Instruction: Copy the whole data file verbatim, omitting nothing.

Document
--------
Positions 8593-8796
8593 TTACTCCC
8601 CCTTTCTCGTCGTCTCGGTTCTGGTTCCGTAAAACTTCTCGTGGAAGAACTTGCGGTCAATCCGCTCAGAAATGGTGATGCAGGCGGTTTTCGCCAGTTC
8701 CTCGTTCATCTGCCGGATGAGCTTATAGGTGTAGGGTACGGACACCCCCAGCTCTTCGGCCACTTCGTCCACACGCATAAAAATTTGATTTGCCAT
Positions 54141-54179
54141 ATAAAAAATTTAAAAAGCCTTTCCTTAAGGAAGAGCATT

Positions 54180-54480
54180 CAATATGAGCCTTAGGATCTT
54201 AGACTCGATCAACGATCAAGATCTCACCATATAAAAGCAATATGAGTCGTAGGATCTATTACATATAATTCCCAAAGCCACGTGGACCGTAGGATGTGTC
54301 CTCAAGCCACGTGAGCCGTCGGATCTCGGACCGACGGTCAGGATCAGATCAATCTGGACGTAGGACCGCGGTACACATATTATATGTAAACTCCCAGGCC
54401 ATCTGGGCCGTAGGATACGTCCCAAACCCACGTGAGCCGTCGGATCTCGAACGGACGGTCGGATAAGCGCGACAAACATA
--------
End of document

Positions 8593-8796
8593 TTACTCCC
8601 CCTTTCTCGTCGTCTCGGTTCTGGTTCCGTAAAACTTCTCGTGGAAGAACTTGCGGTCAATCCGCTCAGAAATGGTGATGCAGGCGGTTTTCGCCAGTTC
8701 CTCGTTCATCTGCCGGATGAGCTTATAGGTGTAGGGTACGGACACCCCCAGCTCTTCGGCCACTTCGTCCACACGCATAAAAATTTGATTTGCCAT
Positions 54141-54179
54141 ATAAAAAATTTAAAAAGCCTTTCCTTAAGGAAGAGCATT

Positions 54180-54480
54180 CAATATGAGCCTTAGGATCTT
54201 AGACTCGATCAACGATCAAGATCTCACCATATAAAAGCAATATGAGTCGTAGGATCTATTACATATAATTCCCAAAGCCACGTGGACCGTAGGATGTGTC
54301 CTCAAGCCACGTGAGCCGTCGGATCTCGGACCGACGGTCAGGATCAGATCAATCTGGACGTAGGACCGCGGTACACATATTATATGTAAACTCCCAGGCC
54401 ATCTGGGCCGTAGGATACGTCCCAAACCCACGTGAGCCGTCGGATCTCGAACGGACGGTCGGATAAGCGCGACAAACATA